Hungary had hoped to be a safe haven for investors but since September it’s been hit by record negative growth and a plummeting currency. Tibor Stahl of EC Harris in Budapest tells a familiar tale

01 / The Hungarian economy

Hungary, like much of Europe, is slipping into a recession that is expected to last throughout 2009. The downturn is taking a toll on the Hungarian economy via diminished capital inflows and reduced export demand; this has produced year-on-year GDP growth of 0.3% in 2008. And with bank lending severely constrained and little government capacity for fiscal stimulation, the degree to which domestic demand can support GDP growth is limited. Therefore, the forecast is that the Hungarian economy will contract by 2.5-3.5% in 2009.

In common with other central and eastern European states, Hungary expected to avoid most of the effects of the credit crunch.

Hopes went as far as envisaging the country as a safe haven for investors in the turmoil. But in September and October 2008 the financial crisis hit Hungary like a tornado, prompting the government to turn to the IMF, the European Bank and the World Bank for financial rescue.

As a result of these developments, the industrial output of Hungary contracted by an average of 1.1% in 2008, with a record 14.6% month-on-month negative growth in December. The real estate and construction sectors are expected to see an ever-worsening picture over the next 12 to 18 months.

02 / Real estate costs

In the private sector it is widely acknowledged that the market crisis may not yet have reached its full extent. The real estate sector in Hungary did not overheat in the same way as London, Bucharest or Moscow, but there are is likely to be stagnation at best for several years. Developers have halted many projects owing to lack of available or affordable funding and significantly reduced demand, and are now maintaining a wait-and-see position.

There are, as yet, few signs of developers abandoning projects. Instead, most are choosing to delay them until 2010 or beyond. The market has also seen few forced sales, but it is thought this will change by mid-year.

The real estate investment market faced a 74% drop in 2008 compared with the record year of 2007, with few transactions are taking place. The key for the reactivation of the investment market is how long prospective sellers are able to continue the wait-and-see strategy.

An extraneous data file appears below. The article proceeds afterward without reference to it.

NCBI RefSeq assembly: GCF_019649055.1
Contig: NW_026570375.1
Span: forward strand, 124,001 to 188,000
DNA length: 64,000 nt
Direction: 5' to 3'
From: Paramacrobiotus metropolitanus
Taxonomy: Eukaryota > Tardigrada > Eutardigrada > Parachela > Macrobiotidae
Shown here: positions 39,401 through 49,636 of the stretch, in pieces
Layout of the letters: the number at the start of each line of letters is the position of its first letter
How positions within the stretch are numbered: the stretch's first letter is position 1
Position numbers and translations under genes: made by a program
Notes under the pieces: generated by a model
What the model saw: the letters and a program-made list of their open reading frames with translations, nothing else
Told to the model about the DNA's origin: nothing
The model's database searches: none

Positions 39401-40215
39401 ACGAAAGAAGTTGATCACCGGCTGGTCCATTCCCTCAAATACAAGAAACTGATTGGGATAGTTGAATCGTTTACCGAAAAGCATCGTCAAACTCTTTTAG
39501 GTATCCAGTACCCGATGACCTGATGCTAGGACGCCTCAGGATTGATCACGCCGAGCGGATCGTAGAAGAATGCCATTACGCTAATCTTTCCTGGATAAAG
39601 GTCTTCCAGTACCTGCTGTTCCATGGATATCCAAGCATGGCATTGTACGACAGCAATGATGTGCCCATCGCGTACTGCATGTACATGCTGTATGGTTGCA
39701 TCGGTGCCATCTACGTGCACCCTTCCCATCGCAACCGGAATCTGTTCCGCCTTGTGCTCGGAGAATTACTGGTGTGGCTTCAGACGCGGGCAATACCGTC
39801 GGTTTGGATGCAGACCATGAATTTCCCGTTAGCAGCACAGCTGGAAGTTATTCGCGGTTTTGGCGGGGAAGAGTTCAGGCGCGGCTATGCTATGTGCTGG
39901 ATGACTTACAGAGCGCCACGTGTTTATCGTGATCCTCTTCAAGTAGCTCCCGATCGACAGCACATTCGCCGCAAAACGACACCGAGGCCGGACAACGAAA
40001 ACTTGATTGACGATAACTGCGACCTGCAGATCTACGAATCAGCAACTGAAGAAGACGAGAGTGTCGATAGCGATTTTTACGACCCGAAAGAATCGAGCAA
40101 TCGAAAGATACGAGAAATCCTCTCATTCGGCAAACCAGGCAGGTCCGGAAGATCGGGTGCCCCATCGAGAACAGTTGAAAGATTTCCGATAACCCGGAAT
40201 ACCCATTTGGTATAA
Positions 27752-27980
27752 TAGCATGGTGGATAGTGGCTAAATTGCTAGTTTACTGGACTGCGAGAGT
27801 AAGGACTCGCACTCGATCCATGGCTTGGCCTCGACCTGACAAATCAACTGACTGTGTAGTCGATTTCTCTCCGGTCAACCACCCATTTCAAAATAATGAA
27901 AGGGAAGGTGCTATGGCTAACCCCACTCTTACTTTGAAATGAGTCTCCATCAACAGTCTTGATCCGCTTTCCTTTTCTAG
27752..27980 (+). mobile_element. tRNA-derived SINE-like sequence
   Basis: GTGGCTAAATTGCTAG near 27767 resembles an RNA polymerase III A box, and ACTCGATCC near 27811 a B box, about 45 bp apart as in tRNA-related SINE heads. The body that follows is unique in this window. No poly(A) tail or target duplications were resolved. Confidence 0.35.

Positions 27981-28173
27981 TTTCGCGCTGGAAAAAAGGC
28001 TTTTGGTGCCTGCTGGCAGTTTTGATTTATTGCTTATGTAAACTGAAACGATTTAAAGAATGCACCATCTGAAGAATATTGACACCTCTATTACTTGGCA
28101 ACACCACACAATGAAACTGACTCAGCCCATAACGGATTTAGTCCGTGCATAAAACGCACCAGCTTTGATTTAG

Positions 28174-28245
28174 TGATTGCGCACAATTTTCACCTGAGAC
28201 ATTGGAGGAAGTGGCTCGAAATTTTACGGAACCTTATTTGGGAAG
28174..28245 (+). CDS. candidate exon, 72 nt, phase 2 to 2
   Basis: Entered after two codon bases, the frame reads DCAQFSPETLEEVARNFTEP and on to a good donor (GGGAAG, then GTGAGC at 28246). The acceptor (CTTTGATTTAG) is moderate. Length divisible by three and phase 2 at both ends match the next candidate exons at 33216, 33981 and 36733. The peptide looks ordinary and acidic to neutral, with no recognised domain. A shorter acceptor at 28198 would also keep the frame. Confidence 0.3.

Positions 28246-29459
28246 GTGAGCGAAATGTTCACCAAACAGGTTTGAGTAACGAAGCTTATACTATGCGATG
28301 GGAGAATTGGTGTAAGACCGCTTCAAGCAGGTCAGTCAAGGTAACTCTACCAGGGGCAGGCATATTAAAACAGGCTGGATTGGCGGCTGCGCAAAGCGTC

Cash-rich players are likely to dominate the market. However, no “investor siege” is expected, as current yields are only marginally higher than those in large western European cities and equal to the yields offered in the UK’s secondary cities. Most institutional investors are likely to prefer these markets, which have sound fundamentals and significantly lower risk for the same or marginally higher returns.

03 / Input costs

Although contractors’ input costs increased by 6.2% in the fourth quarter of 2008 compared with the same period in 2007, the signs are that labour and materials cost rises are largely behind us in the medium term. Oil prices are down by more than half from their summer peak, and steel prices have fallen around the world. The rise seen in site labour rates has also slowed, and about 20,000 staff have being laid off by contractors.

Looking ahead, the slowdown is likely to wipe out short and medium-term inflationary pressure on commodity prices, and with labour in a weakened position, costs are expected to fall over the next two years.

However, the effect of a turbulent exchange rate could counter the impact of falling costs. The Hungarian forint fell 21% against the euro between the beginning of October 2008 and mid-February 2009. Although no date has been set by the Hungarian government for joining the euro, this currency turmoil may prompt it to join as early as possible, probably around 2013.

04 / Construction activity

Construction activity fell 5.1% in 2008, with the output on the building side dropping by 10.6% and civil engineering works rising 2.5%. The drop in output was primarily due to a fall in demand for industrial buildings, warehouses and offices. Significant falls in the construction of private residential buildings already materialised in the previous two or three years. In the civil engineering sector, after a fall of 20% in 2007, there was a rise in the second half of 2008 with increases in road and highway works, public utility works and railway reconstructions.